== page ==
Many opponents present, as fact, that the cost of the death penalty is so expensive, that we must choose life without parole at a cost of $1 million for 50 years. Predictably, these pronouncements may be entirely false. JFA estimates that LWOP cases will cost $1.2 million – $3.6 million more than equivalent death penalty cases.

Cost of Life Without

Parole: Cases Cost of Death Penalty

Equivalent To Death Cases

Penalty Cases

1. $32,200/years for 50 $60,000/year for 6 years

years, at a 2% annual at a 2% annual cost = $1.88 million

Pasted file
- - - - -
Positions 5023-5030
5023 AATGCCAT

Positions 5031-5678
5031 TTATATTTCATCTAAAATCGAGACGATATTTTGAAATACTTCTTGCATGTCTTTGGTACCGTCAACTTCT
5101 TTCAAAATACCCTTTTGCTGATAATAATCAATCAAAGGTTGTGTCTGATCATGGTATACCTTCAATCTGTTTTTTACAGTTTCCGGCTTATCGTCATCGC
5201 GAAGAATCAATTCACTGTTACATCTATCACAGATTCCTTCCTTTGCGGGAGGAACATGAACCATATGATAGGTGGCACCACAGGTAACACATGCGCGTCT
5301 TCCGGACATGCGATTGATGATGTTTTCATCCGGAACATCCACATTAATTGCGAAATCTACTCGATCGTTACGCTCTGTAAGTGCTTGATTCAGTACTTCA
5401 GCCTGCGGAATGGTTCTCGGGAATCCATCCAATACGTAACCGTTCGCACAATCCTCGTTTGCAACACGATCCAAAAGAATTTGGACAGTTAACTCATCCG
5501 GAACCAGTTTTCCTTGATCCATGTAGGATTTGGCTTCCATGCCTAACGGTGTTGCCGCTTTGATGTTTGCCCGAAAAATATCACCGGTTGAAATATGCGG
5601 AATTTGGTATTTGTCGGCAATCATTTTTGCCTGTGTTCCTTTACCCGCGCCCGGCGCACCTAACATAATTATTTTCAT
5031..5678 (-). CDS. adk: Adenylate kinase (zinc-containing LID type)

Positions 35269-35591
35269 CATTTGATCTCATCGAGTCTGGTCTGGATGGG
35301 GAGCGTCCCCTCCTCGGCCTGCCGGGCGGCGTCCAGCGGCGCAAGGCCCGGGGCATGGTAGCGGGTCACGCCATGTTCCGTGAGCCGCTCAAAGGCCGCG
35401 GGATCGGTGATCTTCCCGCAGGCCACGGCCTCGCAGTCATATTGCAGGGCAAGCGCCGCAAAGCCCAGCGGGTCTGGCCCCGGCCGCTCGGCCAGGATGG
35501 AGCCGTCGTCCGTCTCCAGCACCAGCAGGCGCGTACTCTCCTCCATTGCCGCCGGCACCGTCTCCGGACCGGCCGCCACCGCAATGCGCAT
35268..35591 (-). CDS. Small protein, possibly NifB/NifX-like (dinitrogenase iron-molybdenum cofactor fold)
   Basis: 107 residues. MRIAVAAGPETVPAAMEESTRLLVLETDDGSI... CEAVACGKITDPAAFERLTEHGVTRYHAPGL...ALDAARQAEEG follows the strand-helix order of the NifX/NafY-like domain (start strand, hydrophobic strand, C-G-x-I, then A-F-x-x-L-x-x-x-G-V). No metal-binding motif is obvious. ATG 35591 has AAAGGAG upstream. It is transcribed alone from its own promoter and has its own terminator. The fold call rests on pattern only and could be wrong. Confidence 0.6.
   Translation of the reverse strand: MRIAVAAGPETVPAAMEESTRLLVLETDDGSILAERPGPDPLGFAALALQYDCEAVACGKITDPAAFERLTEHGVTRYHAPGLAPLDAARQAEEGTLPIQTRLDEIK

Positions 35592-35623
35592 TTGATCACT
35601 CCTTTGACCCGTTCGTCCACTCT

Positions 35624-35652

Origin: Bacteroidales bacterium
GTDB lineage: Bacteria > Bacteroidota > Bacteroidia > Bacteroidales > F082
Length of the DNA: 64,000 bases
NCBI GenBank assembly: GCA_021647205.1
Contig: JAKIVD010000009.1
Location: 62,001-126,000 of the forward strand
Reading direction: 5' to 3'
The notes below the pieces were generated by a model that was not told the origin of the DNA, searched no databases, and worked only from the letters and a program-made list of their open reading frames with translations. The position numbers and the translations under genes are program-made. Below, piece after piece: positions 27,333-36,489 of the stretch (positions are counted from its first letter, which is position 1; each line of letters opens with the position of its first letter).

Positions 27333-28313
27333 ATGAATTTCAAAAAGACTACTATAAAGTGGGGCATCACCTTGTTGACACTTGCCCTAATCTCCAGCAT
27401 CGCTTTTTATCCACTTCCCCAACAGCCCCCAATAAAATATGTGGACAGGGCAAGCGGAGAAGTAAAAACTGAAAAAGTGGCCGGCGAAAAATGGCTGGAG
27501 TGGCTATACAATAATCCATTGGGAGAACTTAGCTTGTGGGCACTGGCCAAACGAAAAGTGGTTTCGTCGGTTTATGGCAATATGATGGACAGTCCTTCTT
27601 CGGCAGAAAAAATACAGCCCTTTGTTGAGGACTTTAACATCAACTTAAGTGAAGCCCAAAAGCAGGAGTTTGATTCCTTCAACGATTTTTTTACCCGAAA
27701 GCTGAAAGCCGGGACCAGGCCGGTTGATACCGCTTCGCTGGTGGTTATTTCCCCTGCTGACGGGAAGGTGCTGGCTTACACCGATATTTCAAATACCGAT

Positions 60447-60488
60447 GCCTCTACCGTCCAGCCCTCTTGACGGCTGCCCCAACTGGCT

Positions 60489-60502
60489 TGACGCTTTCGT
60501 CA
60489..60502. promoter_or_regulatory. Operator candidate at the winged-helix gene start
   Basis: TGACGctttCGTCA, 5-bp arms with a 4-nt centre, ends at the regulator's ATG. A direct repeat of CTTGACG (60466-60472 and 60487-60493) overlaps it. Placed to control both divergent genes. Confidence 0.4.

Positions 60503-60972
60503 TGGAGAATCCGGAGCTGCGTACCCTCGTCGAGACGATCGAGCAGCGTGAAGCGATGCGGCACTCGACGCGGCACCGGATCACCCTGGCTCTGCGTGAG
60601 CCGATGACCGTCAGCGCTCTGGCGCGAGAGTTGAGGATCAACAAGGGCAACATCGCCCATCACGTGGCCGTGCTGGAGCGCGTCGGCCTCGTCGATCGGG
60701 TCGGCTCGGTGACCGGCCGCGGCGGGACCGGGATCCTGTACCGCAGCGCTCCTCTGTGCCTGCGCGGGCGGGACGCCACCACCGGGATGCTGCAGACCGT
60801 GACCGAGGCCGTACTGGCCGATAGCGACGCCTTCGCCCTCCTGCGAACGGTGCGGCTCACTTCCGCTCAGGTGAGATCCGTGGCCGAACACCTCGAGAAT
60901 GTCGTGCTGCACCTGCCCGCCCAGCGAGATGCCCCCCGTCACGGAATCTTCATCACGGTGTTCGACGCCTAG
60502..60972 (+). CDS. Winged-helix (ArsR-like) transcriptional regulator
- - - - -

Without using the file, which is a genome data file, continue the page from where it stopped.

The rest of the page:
cost increase, plus = $3.01 million increase, plus

$75,000 for trial & $1.5 million for trial &

appeals appeals

2. Same, except 3% = $4.04 million Same, except 3% = $1.89 million

3. Same, except 4% = $5.53 million Same, except 4% = $1.91 million

There is no question that the up front costs of the death penalty are significantly higher than for equivalent LWOP (Life With-Out Parole) cases. There also appears to be no question that, over time, equivalent LWOP cases are much more expensive – from $1.2 to $3.6 million – than death penalty cases. Opponents ludicrously claim that the death penalty costs, over time, 3-10 times more the LWOP.